"They were orphans, each and all," Morrison writes. The real triumph of A Mercy is its portrayal of the moral ambiguity of these relationships. There are no easy judgments here. Vaark may be compromised by his financial entanglements with slavery, but he's a benevolent patriarch who gives safety to a cast of women who would have no security elsewhere in this place, surrounded by howling wilderness and settlements of religious zealots.
What's happened and what's happening become clear only as several chapters confirm the scrambled chronology of these events: Jacob Vaark has died of smallpox and now his wife, Rebekka, is close to death, too. The farm, their little Eden in the lawless forest, is suddenly threatened with collapse, which can only mean something far worse for its female residents. Morrison depicted the plight of an isolated women's compound in Paradise in 1997, but in this more impressionistic novel she captures the state of powerless women contending for survival in a civilization that would not stabilize for decades. Without a master, they are all at risk; without even a white mistress, they would have no chance.
"Sir and Mistress believed they could have honest free-thinking lives," Lina thinks with a sigh. "Their drift away from others produced a selfish privacy and they had lost the refuge and the consolation of a clan. . . . Pride alone made them think they needed only themselves, could shape life that way, like Adam and Eve, like gods from nowhere beholden to nothing except their own creations." Most of the novel takes place as Rebekka lies dying, Lina cares for her, and Sorrow asserts herself -- all three women remembering their lives before and with Vaark. But the heart of the novel is young Florens. She's sent off to find a blacksmith, a free black man who once worked on Vaark's property and may be able to heal Rebekka. For Florens, it's a chance not just to escape but to reunite with him. She propels herself through a frightening travail in the wilderness with an ardent, irrepressible monologue, much of it directed to her absent lover. Her voice is the most demanding but rewarding in the novel, thick with raw poetry and passion. "I never before see leaves make this much blood and brass," she says. "Color so loud it hurts the eye and for relief I must stare at the heavens high above the tree line."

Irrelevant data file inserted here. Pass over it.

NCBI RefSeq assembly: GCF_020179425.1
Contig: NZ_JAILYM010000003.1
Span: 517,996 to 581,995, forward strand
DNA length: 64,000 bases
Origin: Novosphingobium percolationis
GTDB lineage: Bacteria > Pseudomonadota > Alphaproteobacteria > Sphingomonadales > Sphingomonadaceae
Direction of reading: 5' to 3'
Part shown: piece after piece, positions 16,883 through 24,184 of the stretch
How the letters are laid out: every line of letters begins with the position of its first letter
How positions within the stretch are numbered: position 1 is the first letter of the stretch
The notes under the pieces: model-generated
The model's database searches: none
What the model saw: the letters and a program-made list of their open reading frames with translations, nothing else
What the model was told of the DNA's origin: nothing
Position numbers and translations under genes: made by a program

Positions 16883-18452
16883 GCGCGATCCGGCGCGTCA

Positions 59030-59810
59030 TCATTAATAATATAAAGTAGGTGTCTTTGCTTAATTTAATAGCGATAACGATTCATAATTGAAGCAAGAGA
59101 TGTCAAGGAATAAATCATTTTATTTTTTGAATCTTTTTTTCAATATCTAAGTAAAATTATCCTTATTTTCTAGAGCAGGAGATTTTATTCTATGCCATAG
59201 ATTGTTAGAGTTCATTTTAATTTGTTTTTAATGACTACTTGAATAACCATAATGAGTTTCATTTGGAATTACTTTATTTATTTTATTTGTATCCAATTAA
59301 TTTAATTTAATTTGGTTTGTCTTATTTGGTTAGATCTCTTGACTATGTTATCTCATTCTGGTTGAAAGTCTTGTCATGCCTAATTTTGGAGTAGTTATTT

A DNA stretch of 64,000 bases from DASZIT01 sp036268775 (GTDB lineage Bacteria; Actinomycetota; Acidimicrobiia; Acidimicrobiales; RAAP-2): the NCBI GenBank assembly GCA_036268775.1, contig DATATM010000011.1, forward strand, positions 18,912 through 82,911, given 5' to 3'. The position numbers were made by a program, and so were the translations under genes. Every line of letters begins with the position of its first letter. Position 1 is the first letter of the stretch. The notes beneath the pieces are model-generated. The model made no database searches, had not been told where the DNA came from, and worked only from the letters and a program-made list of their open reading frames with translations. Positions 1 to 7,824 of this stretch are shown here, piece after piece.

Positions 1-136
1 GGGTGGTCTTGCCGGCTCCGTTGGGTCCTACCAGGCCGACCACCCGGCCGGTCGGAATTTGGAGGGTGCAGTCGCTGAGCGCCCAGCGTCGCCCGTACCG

She's sometimes unhinged -- sympathetic one moment, animalistic the next. "These careful words, closed up and wide open, will talk to themselves," Florens says, and in the most mesmerizing sections of the novel, all we can do is listen to her incantations, the voice of a young woman consumed with yearning. "I dream a dream that dreams back at me," she says. "Perhaps these words need the air that is out in the world. Need to fly up then fall, fall like ash over acres of primrose and mallow. . . . I am become wilderness but I am also Florens. In full. Unforgiven. Unforgiving. No ruth, my love. None. Hear me? Slave. Free. I last."
What a strange, affecting story, flowing through an astonishing range of emotions. And consider that all this takes place in just 167 pages, shorter than her far less complicated first novel, The Bluest Eye (1970). Morrison, who has written so powerfully of catastrophe, cruelty and horror, here adds to that song of tragedy equally thrilling chords of desire and wonder, which in their own way are no less tragic. Whereas Beloved ends with the cathartic exhaustion of an exorcism, A Mercy concludes with an ambiguous kind of prayer, redolent with possibility and yearning but inspired by despair. This rich little masterpiece is a welding of poetry and history and psychological acuity that you must not miss. ·
Ron Charles is a senior editor of Book World. He can be reached at firstname.lastname@example.org.